ColumnsThe Collection

‘Spirits can be creative, but they also need to follow the rules’

Joel Harrison explores the different regulations imposed upon some of the world's most famous spirits, and asks whether breaking the rules leads to brilliance or disaster

Words by Joel Harrison

The Collection

The English Premier League is one of the biggest sporting contests in the world, with a reputed audience of more than 3 billion people a season. What draws these viewers in is 90 minutes of the unknown, a play with no script, a freewheeling tournament in which even the very best can, and often are, beaten. Yet the jeopardy that attracts spectators is built atop a strict set of rules.

Aside from the actual laws of the game, each club receives a 666-page document at the start of the season, outlining the exacting standards to which their club must abide – from the size of the font used on shirts, to the wattage of the stadium floodlights. Hidden away behind the curtains of football’s theatre, they nonetheless ensure that the customer experience – be it at the ground or on a TV screen in Hong Kong – is consistent and engaging.

chateau montifaud cognac making
Cognac has some of the spirits world's most complex regulations from the type of acceptable grapes to the casks used for maturation

The world of distilled drinks has its own myriad rules, depending on which style of spirit you’re making. For a bottle to be labelled ‘whisky’, it must be distilled from grains and aged for at least three years and a day in oak. Brandy, by contrast, must be produced from grapes or other fruit, and not always matured. Vodka has the widest launchpad, able to be sourced from anything fermentable as long as it is distilled to a high degree of alcohol.

Drill down into these broad categories, and you’ll find examples where the rules are stricter. Cognac, a subcategory of brandy, has a huge and complex set of regulations, covering everything from the type of acceptable grapes, through to the casks used for maturation. It is Scotch whisky, however, that has the most dictatorial handbook. Yet Scotch boats arguably the widest array of flavours of any spirit – from the smoky earthiness of Islay whisky, through to the lighter, heathy tones of Lowland Scotch, balanced with the rich, Sherried, nutty notes from the Highlands and Speyside regions.

Despite the bureaucratic regulations, this diversity has also garnered Scotch an audience in the billions – more than 1.3bn bottles of exports in 2021, according to the Scotch Whisky Association, whose strict rules seemingly provide a foundation of trust, honesty and authenticity on which the category’s success is built.

‘Rules are there to be broken’ is an adage that is supposed to encourage creativity – but those rules have to be learned first

Other parts of the whisky world don’t have the same rigour. Japanese whisky remains unregulated, though some producers favour a charter (not a law, note, unlike the Scotch whisky regulations) that governs aspects as wide as honesty on age statements, through to openness about where, exactly, the whisky has been made (not necessarily in Japan, it turns out).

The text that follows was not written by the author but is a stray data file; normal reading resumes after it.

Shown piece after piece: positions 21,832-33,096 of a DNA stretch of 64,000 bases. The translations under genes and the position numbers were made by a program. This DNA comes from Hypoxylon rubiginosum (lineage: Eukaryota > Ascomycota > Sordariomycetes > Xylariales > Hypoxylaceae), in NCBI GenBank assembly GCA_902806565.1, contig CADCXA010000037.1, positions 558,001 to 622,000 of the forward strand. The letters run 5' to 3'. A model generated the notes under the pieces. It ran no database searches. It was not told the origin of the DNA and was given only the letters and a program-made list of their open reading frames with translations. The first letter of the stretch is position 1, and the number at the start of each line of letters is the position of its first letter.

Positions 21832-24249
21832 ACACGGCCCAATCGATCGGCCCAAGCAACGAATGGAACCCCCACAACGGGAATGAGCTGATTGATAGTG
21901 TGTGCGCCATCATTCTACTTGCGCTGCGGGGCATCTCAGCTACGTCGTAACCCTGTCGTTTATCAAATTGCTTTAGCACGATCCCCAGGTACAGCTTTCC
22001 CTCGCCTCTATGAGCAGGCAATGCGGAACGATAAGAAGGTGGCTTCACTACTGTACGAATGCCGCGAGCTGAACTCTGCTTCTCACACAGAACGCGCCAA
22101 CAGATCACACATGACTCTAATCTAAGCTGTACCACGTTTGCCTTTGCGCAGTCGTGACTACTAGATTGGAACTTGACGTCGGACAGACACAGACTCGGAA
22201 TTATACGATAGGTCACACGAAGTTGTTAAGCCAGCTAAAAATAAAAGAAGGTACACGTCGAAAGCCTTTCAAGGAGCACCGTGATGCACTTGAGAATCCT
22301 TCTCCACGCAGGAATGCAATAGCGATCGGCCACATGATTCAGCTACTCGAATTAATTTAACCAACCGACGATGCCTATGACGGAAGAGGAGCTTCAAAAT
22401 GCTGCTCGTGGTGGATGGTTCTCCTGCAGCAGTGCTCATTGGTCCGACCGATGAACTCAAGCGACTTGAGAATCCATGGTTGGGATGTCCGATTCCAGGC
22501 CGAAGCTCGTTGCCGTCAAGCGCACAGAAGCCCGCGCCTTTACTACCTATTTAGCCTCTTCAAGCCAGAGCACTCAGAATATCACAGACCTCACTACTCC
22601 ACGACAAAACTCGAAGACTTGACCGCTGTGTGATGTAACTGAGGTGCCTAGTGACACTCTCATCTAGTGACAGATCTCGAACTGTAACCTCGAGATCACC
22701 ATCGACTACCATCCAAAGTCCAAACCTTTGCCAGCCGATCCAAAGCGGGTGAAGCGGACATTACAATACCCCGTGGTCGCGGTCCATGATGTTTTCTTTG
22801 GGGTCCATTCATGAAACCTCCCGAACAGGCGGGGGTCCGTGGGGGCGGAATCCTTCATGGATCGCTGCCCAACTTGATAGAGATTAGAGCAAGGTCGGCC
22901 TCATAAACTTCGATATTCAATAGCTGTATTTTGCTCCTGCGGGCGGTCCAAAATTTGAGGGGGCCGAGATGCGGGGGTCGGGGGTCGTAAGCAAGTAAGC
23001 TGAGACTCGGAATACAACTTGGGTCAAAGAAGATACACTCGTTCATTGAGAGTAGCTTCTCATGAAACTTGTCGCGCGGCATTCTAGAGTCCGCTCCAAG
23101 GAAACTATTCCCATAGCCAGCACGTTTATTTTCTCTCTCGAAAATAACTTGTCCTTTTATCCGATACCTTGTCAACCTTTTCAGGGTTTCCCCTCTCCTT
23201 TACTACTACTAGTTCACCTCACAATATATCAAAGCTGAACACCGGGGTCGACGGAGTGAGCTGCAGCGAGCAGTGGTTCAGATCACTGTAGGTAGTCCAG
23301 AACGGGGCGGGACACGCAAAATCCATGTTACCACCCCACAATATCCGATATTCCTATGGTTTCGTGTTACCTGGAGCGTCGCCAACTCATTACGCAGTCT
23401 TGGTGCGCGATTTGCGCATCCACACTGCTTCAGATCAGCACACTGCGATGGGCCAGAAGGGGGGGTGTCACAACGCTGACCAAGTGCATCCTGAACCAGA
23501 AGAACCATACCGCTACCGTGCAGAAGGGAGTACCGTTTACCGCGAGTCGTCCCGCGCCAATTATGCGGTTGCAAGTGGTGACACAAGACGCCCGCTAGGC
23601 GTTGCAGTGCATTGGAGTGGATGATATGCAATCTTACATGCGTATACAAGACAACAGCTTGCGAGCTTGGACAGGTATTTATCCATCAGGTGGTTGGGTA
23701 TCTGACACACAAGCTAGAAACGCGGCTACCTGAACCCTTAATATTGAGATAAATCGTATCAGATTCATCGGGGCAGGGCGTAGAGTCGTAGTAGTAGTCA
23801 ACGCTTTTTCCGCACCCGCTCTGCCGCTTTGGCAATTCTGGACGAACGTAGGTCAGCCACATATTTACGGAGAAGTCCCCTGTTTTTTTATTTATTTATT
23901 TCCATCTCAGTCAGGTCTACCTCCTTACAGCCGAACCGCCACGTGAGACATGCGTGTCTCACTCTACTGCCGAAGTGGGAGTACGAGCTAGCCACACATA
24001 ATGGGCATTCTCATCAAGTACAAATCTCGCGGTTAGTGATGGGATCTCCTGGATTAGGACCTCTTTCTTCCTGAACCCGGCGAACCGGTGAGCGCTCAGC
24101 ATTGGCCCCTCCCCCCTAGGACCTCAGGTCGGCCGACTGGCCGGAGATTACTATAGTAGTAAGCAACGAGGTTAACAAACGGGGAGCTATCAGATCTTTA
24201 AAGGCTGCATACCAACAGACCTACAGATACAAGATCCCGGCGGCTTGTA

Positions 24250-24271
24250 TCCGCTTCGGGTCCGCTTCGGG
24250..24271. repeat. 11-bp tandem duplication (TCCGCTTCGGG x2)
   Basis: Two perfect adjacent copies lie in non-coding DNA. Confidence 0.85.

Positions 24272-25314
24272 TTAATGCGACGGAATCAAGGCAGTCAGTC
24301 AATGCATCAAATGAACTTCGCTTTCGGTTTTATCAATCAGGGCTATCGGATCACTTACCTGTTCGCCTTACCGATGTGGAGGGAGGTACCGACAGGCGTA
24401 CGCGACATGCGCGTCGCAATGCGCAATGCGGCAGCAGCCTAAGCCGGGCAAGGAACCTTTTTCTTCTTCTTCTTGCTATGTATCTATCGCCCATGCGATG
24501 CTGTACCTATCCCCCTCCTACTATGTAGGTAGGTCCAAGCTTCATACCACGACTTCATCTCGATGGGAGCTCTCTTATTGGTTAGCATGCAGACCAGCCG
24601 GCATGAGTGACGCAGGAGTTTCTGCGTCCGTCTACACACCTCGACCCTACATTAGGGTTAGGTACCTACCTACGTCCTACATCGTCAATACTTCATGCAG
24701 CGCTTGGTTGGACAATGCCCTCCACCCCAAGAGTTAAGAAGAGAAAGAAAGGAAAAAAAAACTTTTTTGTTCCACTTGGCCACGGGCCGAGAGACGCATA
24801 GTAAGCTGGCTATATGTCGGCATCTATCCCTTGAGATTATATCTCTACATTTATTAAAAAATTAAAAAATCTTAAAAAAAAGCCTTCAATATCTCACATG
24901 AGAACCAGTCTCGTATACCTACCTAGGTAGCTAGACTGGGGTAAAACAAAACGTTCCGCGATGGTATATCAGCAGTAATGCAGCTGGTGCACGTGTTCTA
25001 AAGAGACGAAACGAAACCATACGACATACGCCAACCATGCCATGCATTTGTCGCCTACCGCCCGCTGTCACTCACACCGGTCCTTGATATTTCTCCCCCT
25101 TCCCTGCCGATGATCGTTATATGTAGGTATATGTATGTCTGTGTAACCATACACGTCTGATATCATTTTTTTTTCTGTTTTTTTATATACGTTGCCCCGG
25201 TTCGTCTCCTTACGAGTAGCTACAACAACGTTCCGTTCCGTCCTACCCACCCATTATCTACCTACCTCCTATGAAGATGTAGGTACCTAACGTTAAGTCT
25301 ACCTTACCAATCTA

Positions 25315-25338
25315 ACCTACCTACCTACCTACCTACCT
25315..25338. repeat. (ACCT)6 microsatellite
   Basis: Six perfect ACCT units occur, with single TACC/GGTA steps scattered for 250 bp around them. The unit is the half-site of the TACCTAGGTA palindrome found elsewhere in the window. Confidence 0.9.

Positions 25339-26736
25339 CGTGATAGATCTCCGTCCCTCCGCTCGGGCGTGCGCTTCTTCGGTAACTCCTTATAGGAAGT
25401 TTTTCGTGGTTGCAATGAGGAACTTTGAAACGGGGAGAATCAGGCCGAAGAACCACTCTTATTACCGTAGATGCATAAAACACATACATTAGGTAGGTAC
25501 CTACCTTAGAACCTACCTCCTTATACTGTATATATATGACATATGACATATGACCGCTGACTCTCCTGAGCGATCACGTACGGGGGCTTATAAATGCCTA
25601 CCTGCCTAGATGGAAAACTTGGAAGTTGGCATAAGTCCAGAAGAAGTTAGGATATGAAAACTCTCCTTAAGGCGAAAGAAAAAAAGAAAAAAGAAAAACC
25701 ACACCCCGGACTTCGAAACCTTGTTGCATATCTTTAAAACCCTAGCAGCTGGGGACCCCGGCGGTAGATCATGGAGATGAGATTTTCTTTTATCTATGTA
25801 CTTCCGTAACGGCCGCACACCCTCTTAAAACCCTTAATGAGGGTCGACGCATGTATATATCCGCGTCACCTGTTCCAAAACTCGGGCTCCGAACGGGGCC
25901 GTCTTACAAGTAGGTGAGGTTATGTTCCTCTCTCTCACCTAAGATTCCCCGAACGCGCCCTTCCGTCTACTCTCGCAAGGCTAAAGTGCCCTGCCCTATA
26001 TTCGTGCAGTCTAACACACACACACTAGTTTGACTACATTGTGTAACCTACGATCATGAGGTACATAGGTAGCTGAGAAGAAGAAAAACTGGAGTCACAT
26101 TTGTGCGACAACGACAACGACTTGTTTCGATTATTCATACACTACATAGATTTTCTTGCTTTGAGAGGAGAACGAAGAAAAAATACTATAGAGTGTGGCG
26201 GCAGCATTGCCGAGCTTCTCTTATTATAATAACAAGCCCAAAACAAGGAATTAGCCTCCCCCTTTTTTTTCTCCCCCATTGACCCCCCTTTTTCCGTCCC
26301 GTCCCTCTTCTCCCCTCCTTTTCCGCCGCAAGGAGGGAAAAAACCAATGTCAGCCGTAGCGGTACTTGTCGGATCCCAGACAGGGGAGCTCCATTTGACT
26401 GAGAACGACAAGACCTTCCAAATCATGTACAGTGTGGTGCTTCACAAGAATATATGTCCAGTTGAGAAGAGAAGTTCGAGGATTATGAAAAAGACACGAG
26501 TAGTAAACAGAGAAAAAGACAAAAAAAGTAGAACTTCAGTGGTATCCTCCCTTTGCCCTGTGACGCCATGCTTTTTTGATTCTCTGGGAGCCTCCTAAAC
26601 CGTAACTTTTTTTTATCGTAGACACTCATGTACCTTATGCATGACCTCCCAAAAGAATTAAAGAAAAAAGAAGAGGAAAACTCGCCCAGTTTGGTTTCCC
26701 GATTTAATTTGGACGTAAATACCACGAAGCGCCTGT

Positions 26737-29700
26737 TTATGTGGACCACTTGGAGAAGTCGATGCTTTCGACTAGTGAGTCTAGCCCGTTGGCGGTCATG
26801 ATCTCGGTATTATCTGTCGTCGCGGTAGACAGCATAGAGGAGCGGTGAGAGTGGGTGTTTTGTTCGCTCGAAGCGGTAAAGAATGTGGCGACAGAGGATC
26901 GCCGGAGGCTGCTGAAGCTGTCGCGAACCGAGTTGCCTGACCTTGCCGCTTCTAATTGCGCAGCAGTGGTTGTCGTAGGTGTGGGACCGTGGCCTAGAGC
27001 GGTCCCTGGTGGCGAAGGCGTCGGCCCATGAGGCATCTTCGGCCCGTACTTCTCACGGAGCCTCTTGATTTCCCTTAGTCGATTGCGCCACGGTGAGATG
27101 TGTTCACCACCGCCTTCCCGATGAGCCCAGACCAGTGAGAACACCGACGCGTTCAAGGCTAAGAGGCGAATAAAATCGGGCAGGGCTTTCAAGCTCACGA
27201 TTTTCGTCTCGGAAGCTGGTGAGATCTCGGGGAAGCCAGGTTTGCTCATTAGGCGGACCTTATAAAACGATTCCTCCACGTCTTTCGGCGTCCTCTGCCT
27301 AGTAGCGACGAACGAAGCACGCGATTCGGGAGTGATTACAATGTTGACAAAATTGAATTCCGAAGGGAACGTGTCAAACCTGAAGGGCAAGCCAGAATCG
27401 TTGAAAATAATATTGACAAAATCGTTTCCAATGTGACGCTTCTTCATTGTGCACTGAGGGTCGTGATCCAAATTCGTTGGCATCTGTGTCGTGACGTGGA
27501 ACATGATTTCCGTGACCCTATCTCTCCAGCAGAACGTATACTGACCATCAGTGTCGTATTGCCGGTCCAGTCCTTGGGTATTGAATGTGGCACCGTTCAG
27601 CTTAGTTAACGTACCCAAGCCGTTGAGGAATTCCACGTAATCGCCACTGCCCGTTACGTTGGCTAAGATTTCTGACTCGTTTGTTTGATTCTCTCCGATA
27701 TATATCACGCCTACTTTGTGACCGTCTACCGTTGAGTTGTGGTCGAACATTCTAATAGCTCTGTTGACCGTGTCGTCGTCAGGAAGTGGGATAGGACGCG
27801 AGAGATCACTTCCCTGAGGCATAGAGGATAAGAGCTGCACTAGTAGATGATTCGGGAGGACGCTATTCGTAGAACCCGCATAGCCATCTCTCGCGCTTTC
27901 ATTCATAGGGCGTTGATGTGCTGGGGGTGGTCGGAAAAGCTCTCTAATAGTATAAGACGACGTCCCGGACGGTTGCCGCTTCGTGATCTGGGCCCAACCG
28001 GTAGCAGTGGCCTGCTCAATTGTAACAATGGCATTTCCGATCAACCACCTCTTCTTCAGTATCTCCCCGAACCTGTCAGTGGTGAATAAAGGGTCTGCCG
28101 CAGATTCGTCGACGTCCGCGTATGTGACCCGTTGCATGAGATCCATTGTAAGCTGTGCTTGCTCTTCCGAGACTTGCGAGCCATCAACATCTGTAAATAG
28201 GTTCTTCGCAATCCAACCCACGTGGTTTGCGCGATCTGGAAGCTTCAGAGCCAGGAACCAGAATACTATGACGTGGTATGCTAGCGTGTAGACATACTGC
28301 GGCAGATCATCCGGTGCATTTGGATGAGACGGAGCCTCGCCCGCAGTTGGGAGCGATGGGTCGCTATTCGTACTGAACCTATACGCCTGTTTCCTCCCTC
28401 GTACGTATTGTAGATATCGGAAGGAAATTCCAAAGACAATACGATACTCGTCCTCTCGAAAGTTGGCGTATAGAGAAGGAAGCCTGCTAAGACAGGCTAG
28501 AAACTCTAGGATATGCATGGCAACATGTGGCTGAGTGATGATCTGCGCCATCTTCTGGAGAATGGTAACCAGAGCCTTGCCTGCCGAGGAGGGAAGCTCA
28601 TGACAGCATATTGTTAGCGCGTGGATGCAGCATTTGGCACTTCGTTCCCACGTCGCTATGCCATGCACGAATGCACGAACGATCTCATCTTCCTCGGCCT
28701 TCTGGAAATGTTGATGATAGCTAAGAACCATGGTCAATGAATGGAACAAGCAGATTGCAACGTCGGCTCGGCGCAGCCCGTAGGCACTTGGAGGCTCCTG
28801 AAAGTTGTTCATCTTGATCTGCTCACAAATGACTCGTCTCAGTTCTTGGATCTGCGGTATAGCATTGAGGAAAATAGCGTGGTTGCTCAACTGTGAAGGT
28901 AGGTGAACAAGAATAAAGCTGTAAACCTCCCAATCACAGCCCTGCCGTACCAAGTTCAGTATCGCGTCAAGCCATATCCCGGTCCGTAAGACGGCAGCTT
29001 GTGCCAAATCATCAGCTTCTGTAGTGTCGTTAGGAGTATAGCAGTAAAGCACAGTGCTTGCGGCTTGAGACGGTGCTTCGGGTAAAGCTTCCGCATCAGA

The world’s largest ‘whisky’ market – that is, based on sales of bottles with the word ‘whisky’ on the label – is India. But this liquor is not whisky as we know it. Indian whisky, or IMFL (Indian-made foreign liquor), often starts with a base of neutral alcohol and adds other spirits, such as single-malt whisky, on top. It cannot, as a result, be sold in the UK, EU or the USA as whisky.

‘Rules are there to be broken’ is an adage that is supposed to encourage creativity – but those rules have to be learned first. Two Scotch whisky companies that do this rather well are boutique blending house Compass Box, and single-malt renegade Bruichladdich. In both cases, regulations prevent them from revealing the specific make-up of each assemblage on their packaging. Instead, they provide a breakdown on their websites, giving drinkers a deeper understanding of their craft, while avoiding sanction. Bruichladdich even includes the bottling date, the number of casks and types employed in their batch of single malt, the ‘vintage’ of each cask, and the source of the barley used.

Bruichladdich whisky cask
Bruichladdich's website even provides information on the barley provenance of each bottle

This farm-to-facts honesty might not sound particularly rebellious, but in the general scheme of rules and regulations that surround Scotch whisky, it is positively punk in approach, and adds a level of detail that keeps fans coming back.

The more creative distillers, blenders and bottlers get, the more excited I am about the future of what has hitherto been mired in an image of heather and weather, stags and bagpipes. All within the rules, of course…

Joel Harrison
By Joel Harrison

Joel Harrison is an award-winning spirits writer, and spirits consultant for Club Oenologique.